Donna Willis: GOP will regret shredding Constitution

The U.S. Constitution is the most important legal document the citizens of this country own. To witness its dictates being violated in the manner in which President Donald Trump and the majority of his party’s representatives in Congress have done isn’t cute, laughable or defensible at this point.

Any American citizen should be enraged at the blatant disrespect being shown to the people and their Constitution.

Why is it that millions of Americans understand that the process currently taking place by the House is just a smidgen of any impeachment process, but few Senate Republicans seem to? They should be ashamed of themselves.

If President Barack Obama had used his authority to fill his corporate coffers, permitted his daughter to hock her company’s wares while on the job and took the word of a Russian dictator and a Saudi Arabian prince over the highly trained U.S. intelligence departments, Republicans would be screaming in outrage for his neck to be rung from a noose.

Very few legally based actions are duplicated. To stay strictly within the confines of the law shows respect for the law. The lenient acts of yesterday are not required today.

If the law does not require “fairness” in pursuit of the truth, none can righteously be sought. Due process can only be granted when required.

Many Republicans still in office today have participated in closed hearings investigating a president, and in some cases presidents, in order to gather impeachment information. They’re stone-cold hypocrites in voicing outrage to a process they themselves duplicated.

Sadder is the fact that far too many Trump supporters believe their Republican representatives can, without censure, at least on their part, violate their sworn oaths of office without reprisal.

However, there is a much more important element to this whole sham of a presidency, and that is this president and his base as cheerleaders are fine with violating the Constitution.

Voters don’t get a pass from demanding their elected legislators follow the letter of the law, a law they swore to uphold.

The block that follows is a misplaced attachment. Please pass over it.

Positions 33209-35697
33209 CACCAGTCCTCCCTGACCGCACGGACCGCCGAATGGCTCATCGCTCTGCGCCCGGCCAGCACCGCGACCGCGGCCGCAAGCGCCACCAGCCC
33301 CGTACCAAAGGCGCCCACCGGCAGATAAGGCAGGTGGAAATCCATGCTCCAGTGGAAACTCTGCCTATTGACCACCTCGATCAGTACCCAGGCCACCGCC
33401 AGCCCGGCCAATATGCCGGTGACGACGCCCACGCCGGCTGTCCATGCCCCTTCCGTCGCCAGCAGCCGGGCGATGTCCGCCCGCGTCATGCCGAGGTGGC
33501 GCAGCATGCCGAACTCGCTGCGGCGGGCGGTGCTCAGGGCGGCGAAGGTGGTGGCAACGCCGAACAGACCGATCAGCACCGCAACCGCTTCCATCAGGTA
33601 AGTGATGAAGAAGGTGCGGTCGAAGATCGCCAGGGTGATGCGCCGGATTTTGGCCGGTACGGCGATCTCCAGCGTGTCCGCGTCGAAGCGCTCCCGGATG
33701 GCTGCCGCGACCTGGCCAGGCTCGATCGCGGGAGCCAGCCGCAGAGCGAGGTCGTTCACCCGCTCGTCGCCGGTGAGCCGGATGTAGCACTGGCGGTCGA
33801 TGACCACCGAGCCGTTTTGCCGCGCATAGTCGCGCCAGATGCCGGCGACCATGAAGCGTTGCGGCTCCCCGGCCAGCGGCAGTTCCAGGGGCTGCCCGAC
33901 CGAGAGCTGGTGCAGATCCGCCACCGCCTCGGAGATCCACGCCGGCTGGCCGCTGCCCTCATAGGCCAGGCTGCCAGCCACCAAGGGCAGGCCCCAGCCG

“We the People” should be very concerned that it appears a large number of this Congress’ seated House and Senate members happily ignore their duties in favor of future poll numbers on their behalf. Republican voters have turned a host of their elected officials into a barnyard full of Chicken Littles.

No one is above the law, according to the people’s Constitution, even though the Department of Justice would argue the opposite is true when it comes to a president.

I disagree with Attorney General Bill Barr’s opinion on the subject, mainly because, to run for the office of the presidency, one must first be a citizen of this country, and thus required by law to follow the same dictates its other citizens must. Just like there are penalties affixed for violations of law by the everyday public, the same exist for legislators and the holder of the highest office in this land.

I have no sympathy for voters who are too lazy to read the Constitution and whose vote is intentionally misused by the people they chose to elect. It’s important for all voters to understand that the language used to pen the Constitution is in the English vernacular and, therefore, should cause no distress to anyone in this country, should they desire to peruse its pages.

For me, it gives clarity about the jobs the voters’ choose to bestow on their peers. Not only does the Constitution address their responsibilities, it does the same for every citizen of this country.

To fully understand each protected right legislated, Americans need to know when it’s legal to use those protections according to the Constitution. There is power in that knowledge. A power that can turn the law on its side when used erroneously by representatives of the court.

The intent of the laws can actually change its meaning.